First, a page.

- Deputy Governor of Bank of Japan argues that it’s entirely impossible for central banks to charge interest rates on cryptos unless cash is eliminated
- Claims the BOJ is not interested in launching own digital currency for now
The Deputy Governor of Bank of Japan, Masayoshi Amamiya, has expressed doubts over the ability of central bank backed digital currencies to enhance the effectiveness of the monetary policies of apex banks, reported New York Times on October 20th.
Fiat in the way of national cryptocurrencies
At a time when some academics have reportedly said that digital currencies could help central banks overcome the “zero lower bound” challenge and take control of the economy when interest rates crash to ground zero, Amamiya thinks otherwise.
As stated in the report, in theory, cryptoassets make it easier for central banks to charge interest rates on deposits of households and companies, invariably encouraging them to spend more.
However, Amamiya has stated categorically that it would be almost impossible for central banks like the Bank of Japan to charge interest on distributed ledger technology (DLT) digital assets unless apex banks eliminate fiat money from circulation.
Otherwise, crypto holders will dodge paying their cryptocurrency taxes by simply converting their digital assets into cash.
“In order for central banks to overcome the zero lower bound on nominal interest rates, they need to get rid of cash from society,” he said, adding that the BOJ is not interested in getting rid of fiat money at the moment, as it is still widely used in the country.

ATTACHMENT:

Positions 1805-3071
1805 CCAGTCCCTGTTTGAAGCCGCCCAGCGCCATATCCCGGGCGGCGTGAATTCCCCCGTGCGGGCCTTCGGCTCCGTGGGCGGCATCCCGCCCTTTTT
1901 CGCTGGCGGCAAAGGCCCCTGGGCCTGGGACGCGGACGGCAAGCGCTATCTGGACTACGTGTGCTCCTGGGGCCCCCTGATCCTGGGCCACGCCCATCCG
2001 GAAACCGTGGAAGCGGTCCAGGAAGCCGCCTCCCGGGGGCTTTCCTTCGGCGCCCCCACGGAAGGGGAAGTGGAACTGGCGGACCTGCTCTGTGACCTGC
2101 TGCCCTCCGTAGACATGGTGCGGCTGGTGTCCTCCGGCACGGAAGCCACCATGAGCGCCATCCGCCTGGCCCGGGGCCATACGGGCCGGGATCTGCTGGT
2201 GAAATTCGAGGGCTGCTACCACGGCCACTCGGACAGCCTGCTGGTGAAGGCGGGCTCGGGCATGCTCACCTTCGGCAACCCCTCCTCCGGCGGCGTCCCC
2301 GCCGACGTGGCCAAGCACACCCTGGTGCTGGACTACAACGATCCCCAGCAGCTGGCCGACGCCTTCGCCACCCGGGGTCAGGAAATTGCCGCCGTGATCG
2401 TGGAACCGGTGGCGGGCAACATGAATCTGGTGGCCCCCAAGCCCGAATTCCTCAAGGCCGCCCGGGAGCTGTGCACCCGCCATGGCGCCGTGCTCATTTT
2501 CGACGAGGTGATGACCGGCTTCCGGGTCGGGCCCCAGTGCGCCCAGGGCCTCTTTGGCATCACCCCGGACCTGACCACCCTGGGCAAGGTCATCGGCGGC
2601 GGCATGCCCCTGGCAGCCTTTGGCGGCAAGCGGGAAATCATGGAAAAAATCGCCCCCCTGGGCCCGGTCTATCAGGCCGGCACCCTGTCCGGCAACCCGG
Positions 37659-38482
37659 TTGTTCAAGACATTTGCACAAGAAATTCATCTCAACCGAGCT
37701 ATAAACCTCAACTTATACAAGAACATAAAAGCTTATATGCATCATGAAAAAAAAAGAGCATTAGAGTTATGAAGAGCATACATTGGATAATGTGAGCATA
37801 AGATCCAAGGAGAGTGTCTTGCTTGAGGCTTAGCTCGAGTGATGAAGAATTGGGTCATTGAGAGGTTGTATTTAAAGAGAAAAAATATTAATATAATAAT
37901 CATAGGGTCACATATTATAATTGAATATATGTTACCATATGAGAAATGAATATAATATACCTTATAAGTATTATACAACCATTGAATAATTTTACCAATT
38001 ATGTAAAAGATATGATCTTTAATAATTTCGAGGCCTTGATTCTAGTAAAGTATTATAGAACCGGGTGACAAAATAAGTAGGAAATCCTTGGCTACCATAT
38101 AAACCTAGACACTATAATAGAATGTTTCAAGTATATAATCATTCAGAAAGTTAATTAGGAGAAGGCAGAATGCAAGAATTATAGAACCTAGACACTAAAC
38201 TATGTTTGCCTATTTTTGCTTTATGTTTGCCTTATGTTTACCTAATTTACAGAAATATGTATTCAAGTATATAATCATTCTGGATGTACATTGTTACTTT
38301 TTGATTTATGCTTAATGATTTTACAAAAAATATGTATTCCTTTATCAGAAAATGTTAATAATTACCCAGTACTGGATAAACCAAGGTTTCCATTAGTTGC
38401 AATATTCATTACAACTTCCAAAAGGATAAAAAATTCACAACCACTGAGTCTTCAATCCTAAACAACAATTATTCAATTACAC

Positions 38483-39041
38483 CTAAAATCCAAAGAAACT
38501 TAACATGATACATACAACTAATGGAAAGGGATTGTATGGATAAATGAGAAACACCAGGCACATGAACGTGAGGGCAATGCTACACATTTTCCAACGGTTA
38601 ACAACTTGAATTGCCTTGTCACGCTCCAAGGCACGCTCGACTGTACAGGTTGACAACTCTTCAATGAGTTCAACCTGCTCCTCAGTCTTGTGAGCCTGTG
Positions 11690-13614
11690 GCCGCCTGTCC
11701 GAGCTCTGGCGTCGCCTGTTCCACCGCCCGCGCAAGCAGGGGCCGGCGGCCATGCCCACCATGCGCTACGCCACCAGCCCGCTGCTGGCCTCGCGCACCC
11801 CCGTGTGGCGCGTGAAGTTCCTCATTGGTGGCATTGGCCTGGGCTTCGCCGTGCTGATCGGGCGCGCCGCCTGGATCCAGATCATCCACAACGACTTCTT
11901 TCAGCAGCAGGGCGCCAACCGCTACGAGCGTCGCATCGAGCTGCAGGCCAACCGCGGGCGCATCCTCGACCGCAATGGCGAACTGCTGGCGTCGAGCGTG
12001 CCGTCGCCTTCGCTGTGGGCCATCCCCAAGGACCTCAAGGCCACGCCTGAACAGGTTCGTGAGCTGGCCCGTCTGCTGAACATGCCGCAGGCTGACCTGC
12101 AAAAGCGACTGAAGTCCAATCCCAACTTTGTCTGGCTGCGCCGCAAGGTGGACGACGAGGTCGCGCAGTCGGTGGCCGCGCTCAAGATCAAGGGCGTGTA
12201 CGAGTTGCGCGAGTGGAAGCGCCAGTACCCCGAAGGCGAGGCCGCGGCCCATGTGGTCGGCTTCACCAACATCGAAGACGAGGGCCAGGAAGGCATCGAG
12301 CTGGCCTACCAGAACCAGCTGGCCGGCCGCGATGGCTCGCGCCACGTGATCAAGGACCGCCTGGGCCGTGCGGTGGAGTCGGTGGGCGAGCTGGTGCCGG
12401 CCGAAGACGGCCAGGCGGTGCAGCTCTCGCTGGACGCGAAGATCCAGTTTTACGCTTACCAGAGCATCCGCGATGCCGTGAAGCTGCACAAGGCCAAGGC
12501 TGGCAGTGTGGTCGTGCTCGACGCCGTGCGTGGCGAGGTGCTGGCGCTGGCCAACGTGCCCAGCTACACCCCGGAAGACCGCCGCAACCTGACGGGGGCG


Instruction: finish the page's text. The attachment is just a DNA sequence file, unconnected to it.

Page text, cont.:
The official also made it clear that the Bank of Japan does not plan to issue a CBDC in the near future, adding that blockchain money still has a lot of drawbacks to overcome, including volatility and regulatory hurdles, before going mainstream.
Amamiya claimed that digital currencies are yet to gain significant adoption and are rarely used by its holders to make day-to-day payments for goods and services. Instead, the nascent digital assets class are mostly used for “speculative investment.”
Digital Assets Still Have Excellent Potential
Despite Amamiya’s negative stance towards cryptocurrencies, the fact remains that even though a central bank issued cryptocurrency will eventually not be beneficial to central banks, the innovation undoubtedly has a lot to offer to the masses.
As reported by Blockchain Reporter on October 14, 2018, Peter Van Valkenburgh Director of Research at CoinCenter, a leading non-profit organization, testified in support of DLT and cryptos in a U.S Senate Banking Committee hearing, explaining that the burgeoning technology and cryptoassets are essential to the future of the internet.